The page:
Tories unveil sweeping new police powers to ban protests

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Peaceful protesters demanding the release of WikiLeaks founder Julian Assange arrested in London in October – the government plans to give the police even more powers to restrict protests

THE POLICE, Crime, Sentencing and Courts Bill, which threatens the fundamental right to protest, was introduced to Parliament yesterday.

The government published some of the features contained in the Bill, which also includes a vicious attack on the Traveller community.

The new Bill gives officers sweeping powers to dictate the start and finish times of any protest, and set ‘maximum noise levels’ and this will be enforced with tougher sentences.

Senior officers will be allowed to impose a wide range of restrictions to prevent demonstrations causing a ‘public nuisance or harming livelihoods’.

The Home Secretary is seeking to make it illegal for protesters to obstruct Parliament, the courts, and the distribution of newspapers or broadcast media in a way that prevents them ‘exercising their democratic duties’.

The Police, Crime, Sentencing and Courts Bill contains a whole range of new police powers, and a section particularly targets the Traveller community, including: ‘New laws will also enable police to better tackle unauthorised encampments.’

Provision is set out for Travellers to face up to three months in jail if they set up unauthorised camps, and those found guilty will also face £2,500 fines.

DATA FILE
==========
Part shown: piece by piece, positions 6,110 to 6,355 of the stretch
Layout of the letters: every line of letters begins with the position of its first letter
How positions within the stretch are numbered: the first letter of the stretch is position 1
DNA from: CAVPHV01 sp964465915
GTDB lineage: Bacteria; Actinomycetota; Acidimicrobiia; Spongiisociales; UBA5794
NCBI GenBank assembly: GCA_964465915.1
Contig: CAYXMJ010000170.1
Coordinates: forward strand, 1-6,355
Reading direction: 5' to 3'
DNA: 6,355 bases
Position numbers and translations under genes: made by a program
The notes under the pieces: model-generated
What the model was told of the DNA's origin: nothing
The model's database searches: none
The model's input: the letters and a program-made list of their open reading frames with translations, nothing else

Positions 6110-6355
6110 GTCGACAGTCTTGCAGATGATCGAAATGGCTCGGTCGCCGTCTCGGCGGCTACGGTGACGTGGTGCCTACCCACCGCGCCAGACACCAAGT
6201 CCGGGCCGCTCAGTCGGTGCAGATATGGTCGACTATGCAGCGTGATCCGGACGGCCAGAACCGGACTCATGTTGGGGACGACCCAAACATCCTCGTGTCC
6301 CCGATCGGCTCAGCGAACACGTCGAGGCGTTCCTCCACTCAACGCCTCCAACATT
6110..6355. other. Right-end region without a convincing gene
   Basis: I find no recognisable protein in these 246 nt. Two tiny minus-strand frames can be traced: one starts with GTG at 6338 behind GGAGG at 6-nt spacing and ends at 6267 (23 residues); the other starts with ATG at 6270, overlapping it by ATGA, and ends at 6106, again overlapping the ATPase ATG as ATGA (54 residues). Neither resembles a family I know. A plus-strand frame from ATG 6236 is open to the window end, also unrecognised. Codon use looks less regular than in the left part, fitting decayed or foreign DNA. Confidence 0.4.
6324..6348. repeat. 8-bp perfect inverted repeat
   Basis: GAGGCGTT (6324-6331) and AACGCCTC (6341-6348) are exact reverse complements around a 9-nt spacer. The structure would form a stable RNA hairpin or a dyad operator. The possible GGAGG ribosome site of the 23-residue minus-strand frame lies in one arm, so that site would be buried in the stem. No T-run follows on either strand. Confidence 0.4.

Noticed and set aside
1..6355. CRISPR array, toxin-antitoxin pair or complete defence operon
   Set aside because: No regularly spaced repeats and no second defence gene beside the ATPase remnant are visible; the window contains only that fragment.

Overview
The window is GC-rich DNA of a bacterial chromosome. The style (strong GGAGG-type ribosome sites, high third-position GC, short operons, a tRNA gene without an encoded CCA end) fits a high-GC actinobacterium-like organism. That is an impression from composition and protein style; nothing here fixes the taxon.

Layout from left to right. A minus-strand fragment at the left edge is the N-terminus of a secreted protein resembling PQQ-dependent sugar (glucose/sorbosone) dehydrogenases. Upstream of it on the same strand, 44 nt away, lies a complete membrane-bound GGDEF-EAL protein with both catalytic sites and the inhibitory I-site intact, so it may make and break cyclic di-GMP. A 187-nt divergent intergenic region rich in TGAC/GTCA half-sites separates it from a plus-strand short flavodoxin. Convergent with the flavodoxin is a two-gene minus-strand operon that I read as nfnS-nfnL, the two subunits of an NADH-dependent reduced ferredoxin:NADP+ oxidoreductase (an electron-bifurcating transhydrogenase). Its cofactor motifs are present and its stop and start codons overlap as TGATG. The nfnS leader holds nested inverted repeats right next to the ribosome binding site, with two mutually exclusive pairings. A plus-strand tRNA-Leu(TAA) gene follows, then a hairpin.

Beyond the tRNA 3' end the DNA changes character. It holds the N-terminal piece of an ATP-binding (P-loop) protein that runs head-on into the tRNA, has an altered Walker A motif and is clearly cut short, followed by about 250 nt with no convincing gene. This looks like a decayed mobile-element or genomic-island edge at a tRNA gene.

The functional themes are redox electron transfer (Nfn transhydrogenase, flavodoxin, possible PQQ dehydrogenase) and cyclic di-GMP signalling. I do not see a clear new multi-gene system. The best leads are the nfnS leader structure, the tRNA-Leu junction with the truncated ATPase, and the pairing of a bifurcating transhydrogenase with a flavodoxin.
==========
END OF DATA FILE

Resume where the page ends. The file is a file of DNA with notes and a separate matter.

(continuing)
Police will be given powers to seize vehicles and arrest offenders who refuse to move off private land ‘when asked’.

Targeting the protests against statues of slave owners, the Bill says: ‘Further changes will see tougher penalties for those who vandalise memorials.’

It also contains a move towards ‘fast-track justice’.

‘This includes,’ the government press release states, ‘hundreds of millions being invested in courts to deliver speedier justice and reduce court delays.’

The legislation increases the use of ‘virtual courts’, developed during the height of the pandemic, where the only person physically present is the judge, and ‘New rules to end the need for participants to travel unnecessarily to court by allowing criminal courts to maximise the use of video and audio technology as it develops.’

And the legislation calls for ‘the recruitment of 20,000 police officers and a £4 billion investment in extra prison places.’

The press release states: ‘Maximum penalties will be doubled from 12 months to two years for those who assault police.’